The Defense explained that the document was relevant and important. The subject was ‘Witness Payment Policy – Payment made to TF1 046.’ It concerned Mr. Massaquoi’s witness protection. The document stated that Mr. Massaquoi was brought “under the protection of the Court 10th March 2003 until 25th Sept. 2005.” The Defense explained that the document, from 2005, ascertained Mr. Massaquoi being placed in a safehouse. The payments on the document were paid weekly to Mr. Massaquoi. The Defense pointed out that the date of the document, 2005, was significant.
The Prosecution stated that the document was only FNM-243’s own statements. Further, the document would not have as much evidentiary value as FNM-243’s upcoming oral hearing at the trial.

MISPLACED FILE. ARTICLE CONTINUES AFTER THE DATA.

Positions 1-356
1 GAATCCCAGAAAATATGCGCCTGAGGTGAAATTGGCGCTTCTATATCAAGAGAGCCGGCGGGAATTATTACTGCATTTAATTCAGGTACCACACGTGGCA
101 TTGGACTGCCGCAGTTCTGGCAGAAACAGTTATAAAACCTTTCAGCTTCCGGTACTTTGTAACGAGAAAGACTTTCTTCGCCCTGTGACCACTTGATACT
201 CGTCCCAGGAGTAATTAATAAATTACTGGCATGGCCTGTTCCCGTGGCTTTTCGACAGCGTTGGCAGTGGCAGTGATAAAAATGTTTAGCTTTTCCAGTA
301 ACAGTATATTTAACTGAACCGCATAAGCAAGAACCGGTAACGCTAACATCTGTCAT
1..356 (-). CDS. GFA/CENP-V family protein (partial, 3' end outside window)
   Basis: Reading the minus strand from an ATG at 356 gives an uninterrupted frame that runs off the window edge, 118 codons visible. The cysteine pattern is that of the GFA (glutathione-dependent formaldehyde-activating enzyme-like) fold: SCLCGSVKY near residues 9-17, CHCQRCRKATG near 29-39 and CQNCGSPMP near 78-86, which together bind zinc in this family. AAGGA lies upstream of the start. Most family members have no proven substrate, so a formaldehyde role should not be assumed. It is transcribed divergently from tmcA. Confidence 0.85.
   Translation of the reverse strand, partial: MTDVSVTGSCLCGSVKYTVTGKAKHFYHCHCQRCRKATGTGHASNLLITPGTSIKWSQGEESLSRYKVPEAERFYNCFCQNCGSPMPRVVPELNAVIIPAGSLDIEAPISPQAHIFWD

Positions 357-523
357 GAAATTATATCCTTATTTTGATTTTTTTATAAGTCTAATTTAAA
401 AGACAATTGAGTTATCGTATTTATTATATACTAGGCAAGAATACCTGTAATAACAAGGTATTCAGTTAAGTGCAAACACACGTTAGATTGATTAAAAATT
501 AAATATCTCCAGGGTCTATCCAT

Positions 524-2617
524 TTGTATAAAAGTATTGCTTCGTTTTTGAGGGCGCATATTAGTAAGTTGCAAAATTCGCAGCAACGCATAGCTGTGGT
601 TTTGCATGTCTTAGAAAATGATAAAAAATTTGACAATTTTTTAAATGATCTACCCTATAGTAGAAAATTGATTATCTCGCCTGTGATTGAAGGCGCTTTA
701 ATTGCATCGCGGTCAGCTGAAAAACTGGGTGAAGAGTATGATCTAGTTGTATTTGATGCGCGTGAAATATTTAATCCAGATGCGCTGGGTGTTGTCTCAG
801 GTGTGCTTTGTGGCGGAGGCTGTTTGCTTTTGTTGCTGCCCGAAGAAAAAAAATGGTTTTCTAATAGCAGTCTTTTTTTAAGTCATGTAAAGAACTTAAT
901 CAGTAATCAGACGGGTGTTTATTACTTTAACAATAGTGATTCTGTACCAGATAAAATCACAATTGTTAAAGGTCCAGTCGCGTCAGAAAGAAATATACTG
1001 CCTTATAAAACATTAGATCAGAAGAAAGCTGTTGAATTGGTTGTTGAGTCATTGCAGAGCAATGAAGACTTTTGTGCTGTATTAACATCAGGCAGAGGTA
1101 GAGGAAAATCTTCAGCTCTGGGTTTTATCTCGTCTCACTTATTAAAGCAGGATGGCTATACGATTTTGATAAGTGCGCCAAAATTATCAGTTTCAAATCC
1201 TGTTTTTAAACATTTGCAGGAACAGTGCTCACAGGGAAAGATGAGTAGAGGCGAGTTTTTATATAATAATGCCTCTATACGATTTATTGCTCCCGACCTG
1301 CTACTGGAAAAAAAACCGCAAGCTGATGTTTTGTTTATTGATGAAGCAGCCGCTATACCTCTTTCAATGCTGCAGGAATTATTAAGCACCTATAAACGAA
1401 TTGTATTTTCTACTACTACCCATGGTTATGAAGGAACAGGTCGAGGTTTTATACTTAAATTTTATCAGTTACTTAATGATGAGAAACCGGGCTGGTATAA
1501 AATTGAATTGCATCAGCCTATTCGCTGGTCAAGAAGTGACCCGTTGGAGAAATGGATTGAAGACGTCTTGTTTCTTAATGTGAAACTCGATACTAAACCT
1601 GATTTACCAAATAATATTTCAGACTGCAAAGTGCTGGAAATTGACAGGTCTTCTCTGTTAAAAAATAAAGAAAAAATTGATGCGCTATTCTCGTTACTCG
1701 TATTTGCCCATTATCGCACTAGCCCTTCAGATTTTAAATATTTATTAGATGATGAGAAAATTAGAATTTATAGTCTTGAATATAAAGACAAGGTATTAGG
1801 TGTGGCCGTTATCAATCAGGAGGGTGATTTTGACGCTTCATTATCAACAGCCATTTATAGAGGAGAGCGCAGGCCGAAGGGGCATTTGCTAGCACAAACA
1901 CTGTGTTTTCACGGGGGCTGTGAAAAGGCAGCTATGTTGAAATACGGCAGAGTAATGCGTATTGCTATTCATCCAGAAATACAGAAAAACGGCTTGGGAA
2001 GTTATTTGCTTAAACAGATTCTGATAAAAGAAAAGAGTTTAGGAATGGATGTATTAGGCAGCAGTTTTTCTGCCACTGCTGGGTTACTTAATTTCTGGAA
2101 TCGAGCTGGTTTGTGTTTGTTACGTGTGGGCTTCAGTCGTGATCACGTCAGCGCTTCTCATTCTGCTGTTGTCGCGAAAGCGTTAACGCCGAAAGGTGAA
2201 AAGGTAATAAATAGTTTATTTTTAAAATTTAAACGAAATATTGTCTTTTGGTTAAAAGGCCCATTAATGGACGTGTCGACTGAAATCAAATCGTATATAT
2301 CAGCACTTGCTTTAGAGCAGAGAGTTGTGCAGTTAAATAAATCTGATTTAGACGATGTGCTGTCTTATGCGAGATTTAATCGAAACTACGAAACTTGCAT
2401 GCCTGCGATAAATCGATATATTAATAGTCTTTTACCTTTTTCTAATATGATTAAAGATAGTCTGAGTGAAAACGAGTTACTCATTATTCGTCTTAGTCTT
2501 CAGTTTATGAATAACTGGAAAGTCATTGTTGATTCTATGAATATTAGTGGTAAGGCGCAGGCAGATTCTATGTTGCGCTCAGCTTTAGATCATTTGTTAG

The Defense stated that FNM-243 was the head of Witness and Victim Security in 2005, and that the document hadn’t been drafted for Mr. Massaquoi’s benefit or for the Court, as it was an old document. The Judge urged the Defense to move on.
Confidential Interoffice Memorandum
The Defense presented an interoffice memorandum sent to FNM-244 from FNM-243 on August 6, 2005. The translator relayed the memorandum: “On Sunday 31 July there was as an incident at one of the Safe Houses where witness Goofy is housed… the witness is provided with 24 hour guard… the guard saw an intruder… guard was attacked and intruder tried to stab him with knife… the guard was able to save himself… and disarm the intruder… guard saw intruder run up the stairs to the witness and engage with him and shouted to witness to escape… I informed the SCSL security of the incident.”